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j_stenner

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About j_stenner

  1. If that's true, then where is the option to share an RSS feed? Clearly a feature that was supported previously (RSS) is no longer supported, no? Fine, but certainly not a substitute for an RSS feed. Not even in the same ballpark. Okay, so I can send someone a link and they can go to the Evernote website, dismiss the "join" dialog, and look at my notebook. Again, not a substitute for an RSS feed which allows ME to control how/where my content is presented to the viewer. Thank you for the suggestion and your efforts to help. I spent a couple of hours this morning, hoping this would be the answer, but unfortunately it wasn't. You named this recipe "Evernote to RSS" when it is actually "Evernote to Feedly." It's a walled-garden to walled-garden solution. My goal isn't to simply read Evernote via some other interface. I know from a lay-person's point-of-view RSS is just a consumption format, but for many others it's a publication format. RSS allows a person to share/publish/syndicate their data via an open standard (the RSS specification), so it can be consumed by any other service that supports the standard. Let's say someone in my field values what I say. If Evernote produced RSS (as it did until recently), blog owners/operators/admins could subscribe to my RSS feed and whenever I post to Evernote, the contents would show up as content on their websites (the same can be said of my own websites). Hopefully that more clearly illustrates what capability has been lost by the removal of RSS. Of course, I understand the counter, economic, political motivations that might be at work here. Too many people want to be a Zuckerberg and capture the client. I thought I might wait to see if RSS was returned to the app, but I think the fact that it was removed destroys my trust in Evernote's openness. Too, bad, because in all other ways I enjoyed it and was hoping to collapse my bookmarking (Delicious - which continues to support RSS) and note-taking into one app. BTW, after setting up IFTTT and Feedly accounts and verifying that I was able to retrieve normal RSS feeds, nothing from Evernote ever appeared in Feedly.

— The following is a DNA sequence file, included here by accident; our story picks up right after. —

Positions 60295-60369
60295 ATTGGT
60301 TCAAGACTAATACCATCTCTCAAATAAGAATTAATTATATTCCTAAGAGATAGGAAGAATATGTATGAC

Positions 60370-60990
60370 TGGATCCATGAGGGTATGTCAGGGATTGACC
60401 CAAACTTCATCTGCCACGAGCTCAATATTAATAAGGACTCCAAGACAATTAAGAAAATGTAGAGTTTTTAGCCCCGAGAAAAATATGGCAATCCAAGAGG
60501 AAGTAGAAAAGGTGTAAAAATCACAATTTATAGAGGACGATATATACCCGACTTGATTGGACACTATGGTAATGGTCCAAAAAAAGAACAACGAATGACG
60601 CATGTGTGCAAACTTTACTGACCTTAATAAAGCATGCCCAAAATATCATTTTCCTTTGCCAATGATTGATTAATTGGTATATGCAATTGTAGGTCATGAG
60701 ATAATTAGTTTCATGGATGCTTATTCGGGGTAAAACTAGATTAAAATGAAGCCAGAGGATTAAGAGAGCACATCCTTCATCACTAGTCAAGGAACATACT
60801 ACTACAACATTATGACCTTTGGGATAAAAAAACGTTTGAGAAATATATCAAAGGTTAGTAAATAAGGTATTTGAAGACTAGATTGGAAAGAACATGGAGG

2. Evernote is hardly a walled garden in this respect, but this change does make it harder to get RSS content into Evernote. Nevertheless, there are ways to do this. Personally, I use a combination of Feedly and IFTTT to send links to starred articles into Evernote, and from there I can do the actual reading, and choose to clip. I believe that the Zapier service has RSS feed => Evernote support as well. I don't think you understand the metaphor of the walled garden. It's not about an inability to plant more flowers inside the garden (pulling RSS into Evernote in your example), it's about not allowing anyone outside the garden to see the lovely flowers If I contribute data to Evernote, I want to be able to share that with anyone (i.e., truly public) of my choosing. RSS allowed me to make notes and selectively have them reflected to various sites without viewers being required to sign up for Evernote. Now, my data is walled off, and therefore not as useful to me. HTH.
  3. Wow. I'm a new user, enjoying Evernote so far, and considering going with the paid plan. I thought it would be great to syndicate my research notes into several development blogs of which I'm a participant. The convenience would be worth the cost. Unless there's some other way I'm missing, it looks like I've entered another walled garden :-(
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